Shakshuka. Not only is it fun to say, but shakshuka eggs is one of my favorite vegetarian dishes of all time. Made of every-day ingredients-eggs, tomatoes, bell peppers, onions, and garlic-this dish is healthy, satisfying, and packed with flavor. The dish has existed in Mediterranean cultures for centuries.
It's a simple combination of simmering tomatoes, onions, garlic, spices and gently poached eggs. It's nourishing, filling and one recipe I guarantee you'll make time and again. Shakshuka is a dish of poached eggs with tomatoes, onion and cumin. You can have Shakshuka using 8 ingredients and 9 steps. Here is how you cook that.
Ingredients of Shakshuka
- Prepare 1 of bulb of onion.
- It’s 3-5 of tomatoes (peeled).
- It’s 1 handful of baby potatoes.
- Prepare 2 cloves of garlic.
- It’s of parsley.
- Prepare 3-5 of eggs.
- Prepare of coriander powder.
- You need of salt & pepper.
I learned about it while traveling and it's been my favorite way to eat eggs since. —Ezra Weeks, Calgary, Alberta Get Shakshuka Recipe from Food Network. Shakshuka may be at the apex of eggs-for-dinner recipes, though in Israel it is breakfast food, a bright, spicy start to the day with a pile of pita or challah served on the side (It also makes excellent brunch or lunch food.) It's a one-skillet recipe of eggs baked in a tomato-red pepper sauce spiced with cumin, paprika and cayenne First you make that sauce, which comes together fairly. The shakshuka concept is very simple. Eggs are soft cooked atop a bed of thick reduced tomato sauce with peppers.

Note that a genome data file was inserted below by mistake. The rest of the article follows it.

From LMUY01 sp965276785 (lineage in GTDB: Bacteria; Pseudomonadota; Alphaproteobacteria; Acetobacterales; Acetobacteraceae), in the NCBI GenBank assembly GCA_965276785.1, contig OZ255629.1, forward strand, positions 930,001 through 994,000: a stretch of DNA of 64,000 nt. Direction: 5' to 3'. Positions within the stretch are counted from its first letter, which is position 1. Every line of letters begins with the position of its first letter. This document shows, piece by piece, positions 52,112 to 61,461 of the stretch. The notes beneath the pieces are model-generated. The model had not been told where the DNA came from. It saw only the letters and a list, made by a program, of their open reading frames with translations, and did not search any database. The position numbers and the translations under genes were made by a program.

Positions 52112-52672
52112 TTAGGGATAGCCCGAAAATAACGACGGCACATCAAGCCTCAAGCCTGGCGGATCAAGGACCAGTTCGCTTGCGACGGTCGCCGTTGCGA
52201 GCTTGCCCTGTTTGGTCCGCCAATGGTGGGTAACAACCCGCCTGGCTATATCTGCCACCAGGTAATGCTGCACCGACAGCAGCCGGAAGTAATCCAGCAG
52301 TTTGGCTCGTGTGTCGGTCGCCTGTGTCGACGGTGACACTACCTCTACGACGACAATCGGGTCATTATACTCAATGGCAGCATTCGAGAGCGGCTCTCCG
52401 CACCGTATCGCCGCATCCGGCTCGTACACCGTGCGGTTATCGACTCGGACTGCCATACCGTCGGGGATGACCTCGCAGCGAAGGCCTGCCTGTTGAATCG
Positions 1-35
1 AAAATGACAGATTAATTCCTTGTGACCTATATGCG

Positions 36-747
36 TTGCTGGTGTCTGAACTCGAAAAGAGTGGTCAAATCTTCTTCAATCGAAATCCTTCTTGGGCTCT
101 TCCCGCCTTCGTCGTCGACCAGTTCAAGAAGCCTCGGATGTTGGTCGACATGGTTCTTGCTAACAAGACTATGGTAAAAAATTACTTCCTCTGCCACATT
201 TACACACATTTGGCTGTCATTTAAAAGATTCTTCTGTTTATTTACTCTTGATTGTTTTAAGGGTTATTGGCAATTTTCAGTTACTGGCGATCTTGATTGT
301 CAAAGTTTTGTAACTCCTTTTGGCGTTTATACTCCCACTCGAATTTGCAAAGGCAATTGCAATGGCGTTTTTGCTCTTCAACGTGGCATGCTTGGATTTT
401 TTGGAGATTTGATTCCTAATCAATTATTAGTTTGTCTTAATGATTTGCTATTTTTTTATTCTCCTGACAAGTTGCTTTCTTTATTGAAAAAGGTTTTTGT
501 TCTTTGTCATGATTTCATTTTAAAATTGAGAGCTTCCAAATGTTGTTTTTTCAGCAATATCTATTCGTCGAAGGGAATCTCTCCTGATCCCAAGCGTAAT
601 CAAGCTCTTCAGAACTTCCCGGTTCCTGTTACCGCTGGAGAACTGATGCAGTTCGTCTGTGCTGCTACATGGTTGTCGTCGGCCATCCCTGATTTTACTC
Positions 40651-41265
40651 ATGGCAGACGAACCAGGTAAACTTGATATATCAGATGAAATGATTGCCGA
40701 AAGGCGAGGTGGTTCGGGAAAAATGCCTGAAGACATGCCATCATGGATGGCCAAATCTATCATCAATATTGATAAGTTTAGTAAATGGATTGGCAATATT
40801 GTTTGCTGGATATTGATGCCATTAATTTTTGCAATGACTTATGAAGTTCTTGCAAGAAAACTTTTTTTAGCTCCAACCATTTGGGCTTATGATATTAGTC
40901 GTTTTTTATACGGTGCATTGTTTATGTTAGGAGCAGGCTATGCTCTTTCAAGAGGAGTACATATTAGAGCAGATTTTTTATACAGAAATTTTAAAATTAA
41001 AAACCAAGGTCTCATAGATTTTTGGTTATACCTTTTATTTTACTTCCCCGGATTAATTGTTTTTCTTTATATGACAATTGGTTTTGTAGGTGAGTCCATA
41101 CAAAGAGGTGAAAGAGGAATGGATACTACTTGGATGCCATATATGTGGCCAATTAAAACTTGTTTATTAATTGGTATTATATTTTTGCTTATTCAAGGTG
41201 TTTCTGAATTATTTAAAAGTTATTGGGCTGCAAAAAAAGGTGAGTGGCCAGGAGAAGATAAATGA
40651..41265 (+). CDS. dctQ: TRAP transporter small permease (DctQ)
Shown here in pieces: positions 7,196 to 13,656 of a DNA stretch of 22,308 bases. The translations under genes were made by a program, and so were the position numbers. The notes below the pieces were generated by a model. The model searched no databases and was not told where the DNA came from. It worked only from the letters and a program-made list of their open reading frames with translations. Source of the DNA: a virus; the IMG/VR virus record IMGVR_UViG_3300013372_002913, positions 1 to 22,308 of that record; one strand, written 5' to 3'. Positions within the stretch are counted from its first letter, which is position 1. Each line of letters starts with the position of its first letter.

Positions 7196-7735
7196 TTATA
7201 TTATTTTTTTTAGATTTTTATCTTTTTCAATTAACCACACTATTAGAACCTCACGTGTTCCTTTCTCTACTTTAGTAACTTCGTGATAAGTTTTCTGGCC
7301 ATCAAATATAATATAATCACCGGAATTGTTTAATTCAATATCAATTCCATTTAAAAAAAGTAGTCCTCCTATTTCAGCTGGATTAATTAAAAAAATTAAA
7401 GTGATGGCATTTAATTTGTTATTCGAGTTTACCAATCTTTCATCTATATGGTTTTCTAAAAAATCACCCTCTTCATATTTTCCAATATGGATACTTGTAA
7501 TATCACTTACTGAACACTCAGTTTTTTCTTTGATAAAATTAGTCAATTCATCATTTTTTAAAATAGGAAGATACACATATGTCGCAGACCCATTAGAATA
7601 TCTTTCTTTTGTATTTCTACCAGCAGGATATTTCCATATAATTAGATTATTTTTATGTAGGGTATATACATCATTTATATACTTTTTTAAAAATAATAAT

Shakshuka step by step
- Sautee finely diced onions and minced garlic.
- Sautee cut baby potatoes until tender.
- Add chopped and peeled tomatoes.
- Cook about 10 minutes.
- Add coriander powder and salt pepper to taste or add any powder like cumin etc to your liking.
- Add eggs.
- Cook for about 3 minutes until eggs are halfway cooked.
- Drizzle with generous amount of chopped parsley and some herbs.
- Let it rest and dig in.
In the maghreb, this chunky sauce is known as matbucha. Similar preparations are made throughout the world, including a popular Italian dish known as "eggs in purgatory." Shakshuka is a popular Middle Eastern and North African dish that may date back all the way to the Ottoman Empire. You'll find it in Libya and Tunisia, and it's become a staple dish in Israel. Shakshuka is a Tunisian dish that is part of Egyptian, moroccan and Tunisian cuisine. It was introduced in Israel by Tunisian and Moroccan jews.